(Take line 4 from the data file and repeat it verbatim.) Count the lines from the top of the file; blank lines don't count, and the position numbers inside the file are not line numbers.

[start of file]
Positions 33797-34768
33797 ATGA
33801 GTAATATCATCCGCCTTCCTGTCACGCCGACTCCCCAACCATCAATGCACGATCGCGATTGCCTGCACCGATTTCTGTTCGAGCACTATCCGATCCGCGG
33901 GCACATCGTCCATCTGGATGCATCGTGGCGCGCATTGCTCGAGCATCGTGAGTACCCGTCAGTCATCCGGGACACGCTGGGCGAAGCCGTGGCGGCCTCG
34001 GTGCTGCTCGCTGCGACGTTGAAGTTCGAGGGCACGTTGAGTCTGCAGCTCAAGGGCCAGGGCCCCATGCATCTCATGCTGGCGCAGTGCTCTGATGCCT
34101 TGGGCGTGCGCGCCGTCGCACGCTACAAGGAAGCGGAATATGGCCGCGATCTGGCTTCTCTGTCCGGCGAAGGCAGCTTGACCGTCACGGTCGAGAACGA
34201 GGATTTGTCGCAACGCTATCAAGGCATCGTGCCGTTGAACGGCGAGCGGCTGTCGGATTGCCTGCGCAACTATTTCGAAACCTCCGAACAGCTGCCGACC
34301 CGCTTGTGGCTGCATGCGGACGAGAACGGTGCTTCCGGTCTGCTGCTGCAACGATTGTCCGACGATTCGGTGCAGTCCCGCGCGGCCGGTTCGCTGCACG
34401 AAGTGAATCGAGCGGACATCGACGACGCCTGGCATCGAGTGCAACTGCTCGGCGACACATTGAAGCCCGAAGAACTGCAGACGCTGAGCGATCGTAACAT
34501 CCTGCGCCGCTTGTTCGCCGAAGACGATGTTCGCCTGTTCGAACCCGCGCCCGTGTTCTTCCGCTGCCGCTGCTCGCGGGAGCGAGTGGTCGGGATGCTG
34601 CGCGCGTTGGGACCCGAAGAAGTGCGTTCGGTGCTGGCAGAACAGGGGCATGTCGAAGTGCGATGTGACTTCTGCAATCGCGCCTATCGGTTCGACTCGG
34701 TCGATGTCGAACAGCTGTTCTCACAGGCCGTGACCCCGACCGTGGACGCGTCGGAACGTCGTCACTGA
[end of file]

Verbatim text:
33901 GCACATCGTCCATCTGGATGCATCGTGGCGCGCATTGCTCGAGCATCGTGAGTACCCGTCAGTCATCCGGGACACGCTGGGCGAAGCCGTGGCGGCCTCG